How to Prevent Type 2 Diabetes

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If you have prediabetes, you also have the power to improve your health.

PREVENTING Type 2 diabetes involves simple-sounding instructions: Lose weight, make healthy eating choices and engage in regular physical activity. But following those instructions can be difficult and complicated – and not always enough, since some risks for Type 2 diabetes are out of your control. You're more likely to have diabetes if it's in your family history, for example, and people of certain races and ethnicities are more likely to develop it.

Still, it's important to do what you can to avoid becoming one of the estimated 15% to 30% of people with prediabetes who goes on to develop Type 2 diabetes within five years – a risk that increases over time, according to the Centers for Disease Control and Prevention. "The earlier you catch this, the easier it is to turn back the clock," says Dr. Ronald Tamler, a professor of medicine, endocrinology, diabetes and bone disease at the Icahn School of Medicine at Mount Sinai in New York.
If you have prediabetes, here are a few steps you can take to cut your risk of developing Type 2 diabetes.
  • Lose weight.
  • Follow a healthy diet.
  • Stay active.
  • Get educated.

Weight Loss for Diabetes Prevention
There are some convincing numbers that support weight loss for diabetes prevention. A large 2002 study from the U.S. government called the Diabetes Prevention Program focused on preventing the development of Type 2 diabetes in more than 3,000 people who had prediabetes. All of the participants were overweight and all had high blood sugar. The participants who lost weight through physical activity, healthy eating, individual counseling and group classes were 58% less likely to have diabetes about three years later than participants who didn't go through the program or take metformin, a common diabetes drug. The participants who took metformin still didn't reduce their diabetes risk as much as those in the lifestyle changes group.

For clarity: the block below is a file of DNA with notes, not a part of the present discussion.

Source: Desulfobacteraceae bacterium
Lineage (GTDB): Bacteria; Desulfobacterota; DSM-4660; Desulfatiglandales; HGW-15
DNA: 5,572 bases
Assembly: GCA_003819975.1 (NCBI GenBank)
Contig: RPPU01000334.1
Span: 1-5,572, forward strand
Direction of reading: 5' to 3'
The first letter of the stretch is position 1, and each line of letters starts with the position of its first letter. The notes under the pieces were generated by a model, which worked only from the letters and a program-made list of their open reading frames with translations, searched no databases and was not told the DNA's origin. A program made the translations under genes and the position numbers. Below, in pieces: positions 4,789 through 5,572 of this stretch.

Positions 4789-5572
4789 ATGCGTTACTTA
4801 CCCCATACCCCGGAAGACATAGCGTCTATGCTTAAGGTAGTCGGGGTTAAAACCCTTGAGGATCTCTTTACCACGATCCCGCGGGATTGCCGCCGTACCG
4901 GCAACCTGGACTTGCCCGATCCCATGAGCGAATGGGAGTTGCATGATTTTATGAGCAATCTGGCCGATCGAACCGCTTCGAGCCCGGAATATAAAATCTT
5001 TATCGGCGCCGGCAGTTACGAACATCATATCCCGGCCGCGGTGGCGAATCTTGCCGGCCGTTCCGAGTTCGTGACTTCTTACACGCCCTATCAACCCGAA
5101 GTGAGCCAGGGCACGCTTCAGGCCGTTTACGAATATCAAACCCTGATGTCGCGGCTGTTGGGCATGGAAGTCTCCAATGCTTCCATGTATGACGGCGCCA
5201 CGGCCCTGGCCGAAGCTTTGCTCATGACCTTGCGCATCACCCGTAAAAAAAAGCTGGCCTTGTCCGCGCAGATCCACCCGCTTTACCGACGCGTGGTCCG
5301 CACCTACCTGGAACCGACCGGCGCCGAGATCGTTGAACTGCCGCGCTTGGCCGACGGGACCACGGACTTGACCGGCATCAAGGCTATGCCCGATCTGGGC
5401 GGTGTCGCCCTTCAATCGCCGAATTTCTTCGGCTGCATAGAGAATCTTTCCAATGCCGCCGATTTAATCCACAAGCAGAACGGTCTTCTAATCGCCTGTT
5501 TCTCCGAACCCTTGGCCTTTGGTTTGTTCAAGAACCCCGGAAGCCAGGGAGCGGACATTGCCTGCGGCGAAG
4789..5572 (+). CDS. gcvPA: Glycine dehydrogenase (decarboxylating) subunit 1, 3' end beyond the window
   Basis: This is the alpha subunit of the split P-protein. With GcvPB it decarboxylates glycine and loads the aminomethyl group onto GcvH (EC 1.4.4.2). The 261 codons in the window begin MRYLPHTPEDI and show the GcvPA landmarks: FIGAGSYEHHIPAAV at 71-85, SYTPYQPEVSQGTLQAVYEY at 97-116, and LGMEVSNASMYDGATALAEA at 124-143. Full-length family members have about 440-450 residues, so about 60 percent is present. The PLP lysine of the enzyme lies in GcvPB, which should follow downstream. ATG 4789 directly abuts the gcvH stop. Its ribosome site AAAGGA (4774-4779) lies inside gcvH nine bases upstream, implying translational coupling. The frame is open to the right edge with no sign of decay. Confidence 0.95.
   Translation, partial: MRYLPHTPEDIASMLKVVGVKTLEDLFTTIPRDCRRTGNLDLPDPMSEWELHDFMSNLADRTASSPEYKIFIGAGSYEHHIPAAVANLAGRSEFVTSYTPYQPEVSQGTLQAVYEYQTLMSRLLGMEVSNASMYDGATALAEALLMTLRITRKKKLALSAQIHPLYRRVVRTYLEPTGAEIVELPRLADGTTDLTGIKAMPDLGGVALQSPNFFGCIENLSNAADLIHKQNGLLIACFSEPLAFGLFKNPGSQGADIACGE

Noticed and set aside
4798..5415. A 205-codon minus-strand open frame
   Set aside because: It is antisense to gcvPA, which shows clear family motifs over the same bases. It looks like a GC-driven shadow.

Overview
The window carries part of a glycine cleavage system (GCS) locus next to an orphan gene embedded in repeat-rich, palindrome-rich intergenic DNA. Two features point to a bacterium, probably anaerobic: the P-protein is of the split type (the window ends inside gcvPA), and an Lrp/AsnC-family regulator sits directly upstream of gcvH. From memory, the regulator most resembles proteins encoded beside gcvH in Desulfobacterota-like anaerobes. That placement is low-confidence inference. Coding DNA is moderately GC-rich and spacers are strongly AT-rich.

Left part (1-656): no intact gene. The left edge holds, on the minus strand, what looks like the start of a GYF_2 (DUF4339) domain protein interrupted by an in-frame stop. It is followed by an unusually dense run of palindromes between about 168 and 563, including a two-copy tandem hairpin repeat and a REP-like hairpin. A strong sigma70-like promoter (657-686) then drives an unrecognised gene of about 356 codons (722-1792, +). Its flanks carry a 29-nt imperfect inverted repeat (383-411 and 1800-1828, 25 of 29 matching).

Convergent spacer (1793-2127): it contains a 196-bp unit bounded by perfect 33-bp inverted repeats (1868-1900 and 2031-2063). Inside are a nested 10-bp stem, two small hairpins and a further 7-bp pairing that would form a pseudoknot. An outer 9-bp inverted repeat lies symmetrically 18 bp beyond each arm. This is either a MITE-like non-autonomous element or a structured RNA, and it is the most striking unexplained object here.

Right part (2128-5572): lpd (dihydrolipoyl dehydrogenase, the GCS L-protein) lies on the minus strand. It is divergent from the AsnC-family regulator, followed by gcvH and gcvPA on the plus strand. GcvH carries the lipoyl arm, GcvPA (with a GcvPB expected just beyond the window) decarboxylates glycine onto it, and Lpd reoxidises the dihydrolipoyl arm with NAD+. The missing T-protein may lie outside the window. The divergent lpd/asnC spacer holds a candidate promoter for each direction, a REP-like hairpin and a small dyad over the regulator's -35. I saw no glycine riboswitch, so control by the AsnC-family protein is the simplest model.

Check with your doctor before you embark on a weight-loss program. Although many people with prediabetes or Type 2 diabetes are overweight, not everyone is. "A small amount of weight loss can go a surprisingly long way in helping glucose levels and overall good health," says Dr. Joseph J. Schwartz, an endocrinologist in Englewood, New Jersey.
How to Eat to Help Prevent Diabetes
A large part of weight loss is eating healthier most of the time. For people concerned about diabetes, that may mean monitoring your sugar and carbohydrate intake, since often, carbohydrate-rich foods like white bread, potatoes and pasta can raise your blood sugar just as much as sugar. But it's not always that straightfoward. For instance, "eating sugar and other carbohydrates can elevate the blood sugars of someone with diabetes, but consuming sugar does not cause diabetes," Schwartz says.